Program lifecycle phase

Program lifecycle phases are the stages a computer program undergoes, from initial creation to deployment and execution. The phases are edit time, compile time, link time, distribution time, installation time, load time, and run time.

Lifecycle phases do not necessarily happen in a linear order, and they can be intertwined in various ways. For example, when modifying a program, a software developer may need to repeatedly edit, compile, install, and execute it on his own computer to ensure sufficient quality before it can be distributed to users; copies of the modified program are then downloaded, installed, and executed by users on their computers.

Phases

Edit time is when the source code of the program is being edited. This spans initial creation to any bug fix, refactoring, or addition of new features. Editing is typically performed by a person, but automated design tools and metaprogramming systems may also be used.

Compile time is when source code is translated into machine code by a compiler. Part of this involves language checking, such as ensuring proper use of the type system. The result of successful compilation is an executable.

Link time connects all of the necessary machine code components of a program, including externals. It is very common for programs to use functions implemented by external libraries, all of which must be properly linked together. There are two types of linking. Static linking is when the connection is made by the compiler, which is always prior to execution. Dynamic linking, however, is performed by the operating system (OS) just before, or even during, execution.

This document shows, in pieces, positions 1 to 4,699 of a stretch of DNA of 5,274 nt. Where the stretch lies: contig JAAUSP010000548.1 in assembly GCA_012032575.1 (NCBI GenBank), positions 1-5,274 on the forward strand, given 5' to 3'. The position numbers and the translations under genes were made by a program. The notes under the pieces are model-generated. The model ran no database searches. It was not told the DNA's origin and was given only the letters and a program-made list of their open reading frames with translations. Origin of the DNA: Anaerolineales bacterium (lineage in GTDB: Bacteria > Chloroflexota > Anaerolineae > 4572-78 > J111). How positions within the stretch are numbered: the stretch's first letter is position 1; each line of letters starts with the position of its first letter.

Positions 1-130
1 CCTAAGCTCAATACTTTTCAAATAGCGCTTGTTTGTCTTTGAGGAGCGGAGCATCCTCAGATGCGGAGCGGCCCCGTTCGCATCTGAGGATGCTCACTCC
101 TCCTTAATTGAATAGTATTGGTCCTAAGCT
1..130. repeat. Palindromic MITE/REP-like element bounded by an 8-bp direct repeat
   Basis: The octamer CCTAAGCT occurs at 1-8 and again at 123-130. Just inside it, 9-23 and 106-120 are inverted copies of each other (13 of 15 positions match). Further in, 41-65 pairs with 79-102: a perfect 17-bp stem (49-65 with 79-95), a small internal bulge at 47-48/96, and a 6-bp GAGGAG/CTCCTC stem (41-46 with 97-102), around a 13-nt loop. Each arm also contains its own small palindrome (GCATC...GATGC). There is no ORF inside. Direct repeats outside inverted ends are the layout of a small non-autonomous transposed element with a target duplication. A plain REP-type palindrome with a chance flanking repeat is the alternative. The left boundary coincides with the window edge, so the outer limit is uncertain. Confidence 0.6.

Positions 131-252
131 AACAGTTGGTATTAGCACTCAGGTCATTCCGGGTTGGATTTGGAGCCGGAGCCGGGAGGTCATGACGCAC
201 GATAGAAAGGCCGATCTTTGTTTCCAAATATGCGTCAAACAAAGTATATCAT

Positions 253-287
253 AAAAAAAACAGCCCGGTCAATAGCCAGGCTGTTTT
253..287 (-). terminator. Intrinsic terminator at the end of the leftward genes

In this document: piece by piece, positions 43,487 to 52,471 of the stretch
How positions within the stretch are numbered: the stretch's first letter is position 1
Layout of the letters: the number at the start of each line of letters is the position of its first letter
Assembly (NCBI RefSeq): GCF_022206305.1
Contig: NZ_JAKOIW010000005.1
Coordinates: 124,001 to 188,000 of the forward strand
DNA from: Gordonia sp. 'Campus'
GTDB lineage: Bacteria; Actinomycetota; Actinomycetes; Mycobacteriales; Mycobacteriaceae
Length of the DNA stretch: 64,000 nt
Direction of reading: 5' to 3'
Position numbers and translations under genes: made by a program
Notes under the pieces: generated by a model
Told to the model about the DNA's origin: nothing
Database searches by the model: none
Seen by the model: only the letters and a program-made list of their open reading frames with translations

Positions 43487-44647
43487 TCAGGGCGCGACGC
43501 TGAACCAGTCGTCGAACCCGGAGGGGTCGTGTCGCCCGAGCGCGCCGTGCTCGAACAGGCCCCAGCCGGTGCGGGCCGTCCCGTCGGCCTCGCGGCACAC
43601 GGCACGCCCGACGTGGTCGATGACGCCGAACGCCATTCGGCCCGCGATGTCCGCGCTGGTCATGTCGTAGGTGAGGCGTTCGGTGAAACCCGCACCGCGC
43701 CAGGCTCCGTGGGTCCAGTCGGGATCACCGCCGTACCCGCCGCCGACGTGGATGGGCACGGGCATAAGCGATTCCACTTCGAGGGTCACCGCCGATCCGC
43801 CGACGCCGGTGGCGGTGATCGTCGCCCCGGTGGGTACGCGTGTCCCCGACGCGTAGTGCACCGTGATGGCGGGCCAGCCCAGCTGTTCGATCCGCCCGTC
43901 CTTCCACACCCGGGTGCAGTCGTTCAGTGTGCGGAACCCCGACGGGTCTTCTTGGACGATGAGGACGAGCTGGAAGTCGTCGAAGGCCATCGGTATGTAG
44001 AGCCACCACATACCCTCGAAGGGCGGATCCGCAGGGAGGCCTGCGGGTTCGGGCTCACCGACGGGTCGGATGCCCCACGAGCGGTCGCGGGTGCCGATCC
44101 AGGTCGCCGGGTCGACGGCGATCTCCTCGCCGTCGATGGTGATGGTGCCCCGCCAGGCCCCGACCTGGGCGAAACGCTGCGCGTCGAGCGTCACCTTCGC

Distribution time is process of transferring a copy of a program to a user. The distribution format is typically an executable, but may also be source code, especially for a program written in an interpreted language. The means of distribution can be physical media such as a USB flash drive or a remote download via the Internet.

Installation time gets the distributed program ready for execution on the user's computer, which often includes storing the executable for future loading by the OS.

Load time is when the OS takes the program's executable from storage, such as a hard drive, and places it into active memory, in order to begin execution.

Run time is the execution phase, when the central processing unit executes the program's machine code instructions. Programs may run indefinitely. If execution terminates it will either be normal, expected behavior or an abnormality such as a crash.

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